Free will ~ A product of imagination

Discussion in 'General Philosophy' started by Quantum Quack, Apr 8, 2014.

  1. Angelus Daughter Of House Ravenhearte Registered Senior Member

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    1. The act of imagination (not its content) is a function of the brain.
    2. The brain is composed of matter, and subject to the laws of physics.

    a. The act of imagination is subject to the laws of physics.

    The content of your imagination is immaterial. It doesn't matter that you can imagine a world that doesn't adhere to actual physical existence. It simply matters that the only way you can do so is if physical forces inside you brain align in such a way that that happens.

    There is a blog here that goes more in-depth. http://theplayfulatheist.wordpress.com/2014/04/08/is-the-universe-predictable/

    A small quote:
     
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  3. Quantum Quack Life's a tease... Valued Senior Member

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    Welcome to the thread!

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    1. It does matter very much that you can have freedom of imagination as it is with this imagination that choices and decisions are made...
    2. It does matter very much that that product of the imagination is immaterial therefore unreal as Baldeee has put it, as this allows the fictional creation of choices and decisions.
    3. Being unreal or fictional is not the same as being an illusion of perception, an illusion of physics, or a mere appearance of freewill. It is just as we know it to be, a fiction, a fantasy waiting to be enacted.
    4. The degree of oppression by beliefs in the laws of physics may influence that freedom but that is a matter of how much you choose to conform with them.
    5. There is no obligation for the product of the imagination to conform to what is believed by that individual imaginer, to be the laws of physics.
     
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  5. Quantum Quack Life's a tease... Valued Senior Member

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    I am sorry but this makes little sense to me...

    at least we can agree on this bit. and the product of the imagination is fiction... therefore choices and decisions are fictional. Easy!

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  7. Baldeee Valued Senior Member

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    very little does, it seems.
    What are you struggling with, exactly?
     
  8. Quantum Quack Life's a tease... Valued Senior Member

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    hey!

    You are the one that has just spent about 500+ words and quite a few posts to arrive at what appears to you to be trivial and irrelevant, not I..

    so go figure..

    the product of the imagination is fictional...like I proposed in the OP.

    What is it that requires you to make so many post to arrive at the same conclusion when it is indeed obvious to begin with?
     
  9. Quantum Quack Life's a tease... Valued Senior Member

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    What I can not understand is how, after thousands of years of philosophical discussion and debate, this seemingly trivial point that choices and decisions are fictional products of the imagination finally gets an airing at sciforums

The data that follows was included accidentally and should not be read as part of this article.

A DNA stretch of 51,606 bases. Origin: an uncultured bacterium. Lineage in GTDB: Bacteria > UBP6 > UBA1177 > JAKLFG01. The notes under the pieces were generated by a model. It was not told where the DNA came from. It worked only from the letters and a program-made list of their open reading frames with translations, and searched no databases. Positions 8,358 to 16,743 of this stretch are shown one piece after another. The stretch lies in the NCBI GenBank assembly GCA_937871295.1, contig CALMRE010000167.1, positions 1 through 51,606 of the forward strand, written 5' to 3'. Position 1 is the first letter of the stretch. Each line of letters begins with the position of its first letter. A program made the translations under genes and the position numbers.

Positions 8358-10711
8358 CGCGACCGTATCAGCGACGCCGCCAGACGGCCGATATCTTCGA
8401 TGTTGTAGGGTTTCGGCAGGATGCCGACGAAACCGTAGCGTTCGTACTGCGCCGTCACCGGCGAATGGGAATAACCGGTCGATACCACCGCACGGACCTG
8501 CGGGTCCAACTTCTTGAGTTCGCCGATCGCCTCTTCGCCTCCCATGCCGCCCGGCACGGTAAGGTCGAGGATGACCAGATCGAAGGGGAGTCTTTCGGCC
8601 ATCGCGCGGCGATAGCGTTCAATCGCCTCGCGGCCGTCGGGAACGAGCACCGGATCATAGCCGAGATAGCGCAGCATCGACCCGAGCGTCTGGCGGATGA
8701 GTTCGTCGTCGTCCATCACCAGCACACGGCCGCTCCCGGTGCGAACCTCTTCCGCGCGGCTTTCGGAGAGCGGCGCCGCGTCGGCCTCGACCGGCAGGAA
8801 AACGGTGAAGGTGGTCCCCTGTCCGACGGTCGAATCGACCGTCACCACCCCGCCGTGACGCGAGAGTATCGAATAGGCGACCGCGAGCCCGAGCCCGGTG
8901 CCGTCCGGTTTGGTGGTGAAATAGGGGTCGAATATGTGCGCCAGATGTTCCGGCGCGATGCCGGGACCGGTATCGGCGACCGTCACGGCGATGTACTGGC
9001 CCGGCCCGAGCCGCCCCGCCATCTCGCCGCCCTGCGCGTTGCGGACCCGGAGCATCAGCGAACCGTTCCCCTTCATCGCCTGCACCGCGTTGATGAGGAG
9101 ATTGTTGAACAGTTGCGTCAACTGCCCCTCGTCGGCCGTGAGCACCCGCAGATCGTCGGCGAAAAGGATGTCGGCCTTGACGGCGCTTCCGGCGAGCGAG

That so many incredibly intelligent people have somehow missed the most obvious...this I find most bewildering...

    1. Googling shows very little discussion in this approach to freewill and illusion.
    2. Yet the logic/ratio-nal is staggeringly straightforward.
    3. Even if this thread fails to conclude to anything it would seem that it is one of a very few "published" discussions on the nature of freewill being a product of imagination ~fiction. Ever!
    4. So sciforums gets the Kudos for an intelligent community...[ chuckle ]


    Google words >>freewill imagination<< and you will find this thread already indexed. Sheesh! Google doesn't mess around... so quick!
     
    Last edited: Apr 9, 2014
  10. Angelus Daughter Of House Ravenhearte Registered Senior Member

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    The fact that the content of you imagination does not conform to reality doesn't mean that the act of imagining itself is not bound by the laws of nature. If you imagine something, it is because your brain is in the state of imagining that thing. It got there because it grew according to your dna and physical law, was then fed by signals from your sensory inputs that made it shape itself according to physical law, and now is producing an imagining in your consciousness according to physical law. If you imagine something, it is because experience, environment, and physical law has worked to make it so. You cannot imagine anything that nature has not given you to imagine. When you make a choice, it is the choice that your brain, at that moment, with those sensory inputs, would always have made. You cannot choose that which is against your nature to choose.
     
  11. Quantum Quack Life's a tease... Valued Senior Member

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    I understand you point...
    However there is ample evidence historically and currently that indicates that the product of the imagination is pure fiction and not dependent on any laws or nature other than the ones we choose to be inspired by.
    How does the above comment rest with you?
    Do you consider the product of the imagination to be fictional?
    The other thing is that people have proved constantly that they are able to transcend their lived experience, as a "mortal" as a human, as a captive of time etc...